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Europe’s express market is in a bit of a mess at the moment. “There are simply too many of us to make any money,” confided one European express airline to The Loadstar. “We are just holding out, hoping someone will leave the market.”

During last year’s tough times, larger integrators provided something of a lifeline to smaller charter, ACMI and express carriers. From the Middle East to Scandinavia, short-term express contracts helped prop up various airlines. But short-term contracts are exactly that; all good things come to an end, and there is now considerable capacity available among some ACMI and charter operators.

TNT Express confirmed this yesterday, pointing to slowing express volumes and tough trading conditions to explain poor forthcoming first quarter operating results.

Meanwhile, other players are jumping into the express marketplace. From DHL’s new round-the-world product, which it claims is a “game changer” in transit times, to DSV’s recently launched daily air freight service (two days for priority) from Hong Kong and South China to the UK, an express service in all but name, everyone is sensing the need for speed.

So as UPS struggles to integrate TNT, and DHL faces stiffer competition, this could be an interesting time for other carriers to get in on the act on behalf of forwarders – and maybe even to support some of the smaller players, whose express credentials are second to none.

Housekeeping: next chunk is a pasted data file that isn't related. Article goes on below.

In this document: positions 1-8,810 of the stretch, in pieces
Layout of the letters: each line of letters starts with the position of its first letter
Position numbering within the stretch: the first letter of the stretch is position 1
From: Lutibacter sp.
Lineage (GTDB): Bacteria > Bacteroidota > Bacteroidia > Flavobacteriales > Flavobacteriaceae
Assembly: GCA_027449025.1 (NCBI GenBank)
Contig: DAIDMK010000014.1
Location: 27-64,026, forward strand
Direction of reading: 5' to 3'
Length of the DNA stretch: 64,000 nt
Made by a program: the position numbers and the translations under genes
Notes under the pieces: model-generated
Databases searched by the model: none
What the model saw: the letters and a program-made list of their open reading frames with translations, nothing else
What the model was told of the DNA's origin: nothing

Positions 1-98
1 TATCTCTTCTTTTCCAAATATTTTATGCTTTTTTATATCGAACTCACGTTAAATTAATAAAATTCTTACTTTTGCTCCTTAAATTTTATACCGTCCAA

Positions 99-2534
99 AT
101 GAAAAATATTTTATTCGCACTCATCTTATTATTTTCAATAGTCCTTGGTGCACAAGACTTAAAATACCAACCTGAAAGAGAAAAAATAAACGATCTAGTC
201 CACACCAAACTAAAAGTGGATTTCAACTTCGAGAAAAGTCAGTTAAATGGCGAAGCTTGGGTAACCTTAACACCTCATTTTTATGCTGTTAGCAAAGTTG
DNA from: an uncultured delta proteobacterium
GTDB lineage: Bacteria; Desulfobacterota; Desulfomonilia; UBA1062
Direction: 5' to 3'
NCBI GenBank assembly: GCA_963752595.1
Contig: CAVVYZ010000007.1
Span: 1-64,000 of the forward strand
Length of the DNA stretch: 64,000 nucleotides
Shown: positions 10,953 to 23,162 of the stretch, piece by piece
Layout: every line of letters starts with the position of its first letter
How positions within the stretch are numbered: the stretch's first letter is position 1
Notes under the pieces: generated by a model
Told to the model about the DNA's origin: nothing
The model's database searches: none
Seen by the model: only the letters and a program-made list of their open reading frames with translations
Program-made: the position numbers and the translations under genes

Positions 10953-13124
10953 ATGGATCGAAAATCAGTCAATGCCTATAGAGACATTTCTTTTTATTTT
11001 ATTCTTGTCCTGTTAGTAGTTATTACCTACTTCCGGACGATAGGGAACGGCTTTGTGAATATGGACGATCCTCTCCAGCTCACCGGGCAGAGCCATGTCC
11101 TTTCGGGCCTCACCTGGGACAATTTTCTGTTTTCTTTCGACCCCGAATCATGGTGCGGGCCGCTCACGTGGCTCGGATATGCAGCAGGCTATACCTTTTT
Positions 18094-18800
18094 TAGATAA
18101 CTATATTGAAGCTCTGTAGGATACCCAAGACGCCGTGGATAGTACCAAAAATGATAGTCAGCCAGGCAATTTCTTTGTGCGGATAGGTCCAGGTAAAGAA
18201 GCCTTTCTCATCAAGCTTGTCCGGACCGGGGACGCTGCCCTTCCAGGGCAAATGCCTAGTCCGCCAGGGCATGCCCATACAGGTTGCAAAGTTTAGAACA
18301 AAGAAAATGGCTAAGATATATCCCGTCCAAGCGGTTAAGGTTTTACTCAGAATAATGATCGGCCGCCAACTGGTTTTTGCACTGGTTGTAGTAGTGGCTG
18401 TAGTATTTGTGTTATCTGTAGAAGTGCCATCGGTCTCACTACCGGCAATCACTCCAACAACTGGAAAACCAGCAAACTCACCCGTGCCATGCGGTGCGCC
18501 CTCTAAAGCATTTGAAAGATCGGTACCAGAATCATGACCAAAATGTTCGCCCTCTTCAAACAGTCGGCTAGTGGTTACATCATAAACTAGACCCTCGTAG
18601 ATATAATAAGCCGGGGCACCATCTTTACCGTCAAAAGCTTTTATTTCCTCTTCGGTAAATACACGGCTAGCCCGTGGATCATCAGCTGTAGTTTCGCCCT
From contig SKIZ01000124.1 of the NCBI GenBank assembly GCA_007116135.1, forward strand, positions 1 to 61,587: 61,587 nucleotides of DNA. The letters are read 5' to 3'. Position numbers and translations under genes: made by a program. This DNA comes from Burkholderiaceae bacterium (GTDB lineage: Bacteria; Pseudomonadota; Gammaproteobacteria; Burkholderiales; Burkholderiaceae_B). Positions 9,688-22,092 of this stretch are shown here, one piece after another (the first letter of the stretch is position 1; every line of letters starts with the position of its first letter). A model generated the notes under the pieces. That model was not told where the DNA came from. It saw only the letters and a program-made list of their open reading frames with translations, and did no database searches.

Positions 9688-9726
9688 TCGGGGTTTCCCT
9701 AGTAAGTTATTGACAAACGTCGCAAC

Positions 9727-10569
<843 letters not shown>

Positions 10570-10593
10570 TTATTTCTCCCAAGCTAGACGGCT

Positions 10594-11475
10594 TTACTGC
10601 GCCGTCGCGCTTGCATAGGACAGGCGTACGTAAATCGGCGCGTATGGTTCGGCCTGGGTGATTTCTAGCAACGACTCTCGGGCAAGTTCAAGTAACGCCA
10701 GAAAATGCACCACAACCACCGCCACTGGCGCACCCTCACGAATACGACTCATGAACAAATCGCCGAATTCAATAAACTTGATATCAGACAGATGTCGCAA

The European small express market is pretty crowded – its roll call includes Swiftair, Air Contractors, Bluebird Cargo, West Atlantic and Farnair, all enjoying contracts with the big boys – and one of which, The Loadstar hears, is up for sale.

And two further airlines will be on the market following UPS’s bid for TNT – TNT Airways and TNT’s Spanish express airline Pan Air, which have been excluded from the acquisition on anti-monopoly grounds.

So, as the larger integrators consolidate, what will happen to the smaller ones? Are any in a position to be able to invest in TNT’s airlines?

The crowded market and lack of growth has already sent Swiss-based Farnair to seek its fortunes in India, where it has invested in QuikJet Cargo in an attempt to improve – and survive in – the notoriously tricky (but potentially huge) express business. It hopes to announce its first contract with a major integrator soon. The other carriers could also struggle to take on TNT’s airlines.

Nonetheless, the contractor airlines are likely to be be crucial to the reliability of larger players as the market changes. “UPS is absolutely unable to think innovatively,” one forwarder told The Loadstar. “It always tells us that if it hasn’t done something before, it won’t do it.”

Whether this renowned inflexibility will translate from its services to its merger abilities is unknown. But much of the market believes UPS will struggle to integrate TNT, a job which – given regulatory approval – won’t be complete for at least four years.

Stifel Nicolaus analyst David Ross writes in a research note: “Although we believe this to be a long-term strategic win for UPS, the integration challenges should not be overlooked, as network integrations rarely, if ever, go as planned.”

There is a likelihood that the integrators are about to enter a period of disarray, which will be unfamiliar territory for operations that in recent years have been so slick. This is going to provide opportunities, and The Loadstar hears rumbles of another story further down the line that could provide an even greater headache for the much-admired sector, but that is for another time.

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